21 May 2007

Singapore opposition veteran to form new party

Sun May 20, 2007 3:02 PM IST

By Sebastian Tong

SINGAPORE (Reuters) - Singapore's veteran opposition politician J.B. Jeyaretnam said on Sunday he plans to form a new political party to push for reform of the city-state's authoritarian political system.

Jeyaretnam, who led the opposition Workers' Party until 2001, was discharged from bankruptcy earlier this month after paying off damages in defamation suits brought by government leaders.

He was declared bankrupt in 2001 after failing to pay S$265,000 ($173,900) in defamation damages to plaintiffs that included then Prime Minister Goh Chok Tong and then Foreign Affairs Minister S. Jayakumar.

Jeyaretnam told a press briefing that he and a handful of supporters had begun work to register the new party and would try to attract support from Singaporeans eager for political reform.

"(This is) a party which will have as its main objective a complete and thorough change in the way this country is run -- no tinkering," Jeyaretnam, 81, said.

"Reform will be the main plank -- reform the system of government, all sectors of society," he said, adding that the group could be named 'The Reform Party'.

Jeyaretnam, who had to have reporters' questions repeated to him because of his poor hearing, said the new party would seek to contest in the next general poll, scheduled in 2011.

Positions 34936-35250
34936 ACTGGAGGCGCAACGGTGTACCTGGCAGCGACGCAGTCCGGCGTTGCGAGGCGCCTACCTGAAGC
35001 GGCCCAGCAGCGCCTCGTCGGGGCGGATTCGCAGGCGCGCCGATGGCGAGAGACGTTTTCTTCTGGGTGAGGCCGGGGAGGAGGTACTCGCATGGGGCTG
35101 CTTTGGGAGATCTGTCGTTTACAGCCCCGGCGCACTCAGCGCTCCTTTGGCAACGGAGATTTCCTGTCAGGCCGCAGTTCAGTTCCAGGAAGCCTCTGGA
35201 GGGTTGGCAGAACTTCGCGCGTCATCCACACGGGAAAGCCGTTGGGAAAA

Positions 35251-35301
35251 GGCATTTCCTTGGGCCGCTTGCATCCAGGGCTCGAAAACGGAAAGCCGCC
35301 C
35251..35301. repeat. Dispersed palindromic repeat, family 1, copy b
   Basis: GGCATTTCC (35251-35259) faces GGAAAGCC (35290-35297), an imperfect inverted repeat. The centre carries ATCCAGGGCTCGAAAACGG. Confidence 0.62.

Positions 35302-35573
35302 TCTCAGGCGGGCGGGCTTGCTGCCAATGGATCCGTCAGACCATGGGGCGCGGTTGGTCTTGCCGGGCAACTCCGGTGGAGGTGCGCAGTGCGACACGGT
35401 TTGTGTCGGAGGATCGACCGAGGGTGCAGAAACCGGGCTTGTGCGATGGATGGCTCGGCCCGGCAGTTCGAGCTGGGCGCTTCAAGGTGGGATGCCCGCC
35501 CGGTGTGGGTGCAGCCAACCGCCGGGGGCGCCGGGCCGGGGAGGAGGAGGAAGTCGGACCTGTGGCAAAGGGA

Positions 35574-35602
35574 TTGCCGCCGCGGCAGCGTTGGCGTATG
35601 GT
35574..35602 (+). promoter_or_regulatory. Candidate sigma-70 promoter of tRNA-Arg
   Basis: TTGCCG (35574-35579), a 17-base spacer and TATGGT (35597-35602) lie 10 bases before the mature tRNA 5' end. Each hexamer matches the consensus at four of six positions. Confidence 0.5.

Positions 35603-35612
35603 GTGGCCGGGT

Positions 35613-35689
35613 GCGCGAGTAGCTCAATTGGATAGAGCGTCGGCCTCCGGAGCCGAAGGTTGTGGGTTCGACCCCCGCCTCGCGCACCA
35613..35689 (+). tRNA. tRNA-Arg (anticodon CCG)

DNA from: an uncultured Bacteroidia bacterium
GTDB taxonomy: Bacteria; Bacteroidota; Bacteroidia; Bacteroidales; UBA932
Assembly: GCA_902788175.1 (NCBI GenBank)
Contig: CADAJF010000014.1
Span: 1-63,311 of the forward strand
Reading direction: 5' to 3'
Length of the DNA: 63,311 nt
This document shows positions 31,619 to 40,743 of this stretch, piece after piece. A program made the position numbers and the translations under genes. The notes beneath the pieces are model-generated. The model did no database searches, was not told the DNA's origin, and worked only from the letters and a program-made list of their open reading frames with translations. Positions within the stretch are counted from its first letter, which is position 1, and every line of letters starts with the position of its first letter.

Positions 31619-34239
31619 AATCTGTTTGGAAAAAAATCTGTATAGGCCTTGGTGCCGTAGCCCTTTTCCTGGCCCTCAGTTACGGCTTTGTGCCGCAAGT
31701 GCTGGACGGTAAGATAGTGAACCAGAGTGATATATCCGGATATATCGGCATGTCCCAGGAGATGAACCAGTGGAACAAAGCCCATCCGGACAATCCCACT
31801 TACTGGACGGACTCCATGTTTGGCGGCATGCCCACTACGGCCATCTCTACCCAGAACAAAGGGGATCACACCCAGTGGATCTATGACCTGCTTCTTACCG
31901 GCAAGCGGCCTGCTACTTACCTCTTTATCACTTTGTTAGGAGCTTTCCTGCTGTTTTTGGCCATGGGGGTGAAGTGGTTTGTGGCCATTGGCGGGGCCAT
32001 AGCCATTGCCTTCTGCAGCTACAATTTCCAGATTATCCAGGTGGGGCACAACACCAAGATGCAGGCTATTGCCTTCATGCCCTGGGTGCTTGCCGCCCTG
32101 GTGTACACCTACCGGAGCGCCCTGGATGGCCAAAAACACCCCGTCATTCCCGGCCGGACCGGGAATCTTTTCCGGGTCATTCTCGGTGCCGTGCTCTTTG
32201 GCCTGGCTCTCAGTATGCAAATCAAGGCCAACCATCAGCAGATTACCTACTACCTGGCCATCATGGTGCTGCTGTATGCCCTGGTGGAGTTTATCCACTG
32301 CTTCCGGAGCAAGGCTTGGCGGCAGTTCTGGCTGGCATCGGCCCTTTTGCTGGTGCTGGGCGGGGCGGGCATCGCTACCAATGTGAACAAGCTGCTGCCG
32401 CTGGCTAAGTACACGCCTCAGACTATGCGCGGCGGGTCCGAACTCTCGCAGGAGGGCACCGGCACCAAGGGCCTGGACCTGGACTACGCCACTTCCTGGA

"I don't see why not -- unless the government moves against me again. I would like to be there," he said.

Jeyaretnam was the first opposition politician to win a seat in parliament in 1981. An acerbic critic and fiery speaker, he has long been a thorn in the side of the People's Action Party (PAP), which has ruled uninterrupted since Singapore separated from Malaysia in 1965 and dominates the country's parliament.

The PAP, which has never lost more than four seats in any poll since 1965, won 82 out of the 84 seats in the last general election in May 2006. As in several previous elections, many of the wards were walkovers for the PAP because Singapore's tiny opposition parties did not manage to field candidates.

PAP leaders have brought defamation lawsuits against Jeyaretnam and several other opposition figures. After losing numerous libel lawsuits, Jeyaretnam was bankrupted, which prevented him from running for election and from practising as a lawyer.

Rights groups such as Amnesty International say the lawsuits are designed to stifle dissent, but PAP leaders say they are necessary to safeguard their reputation.

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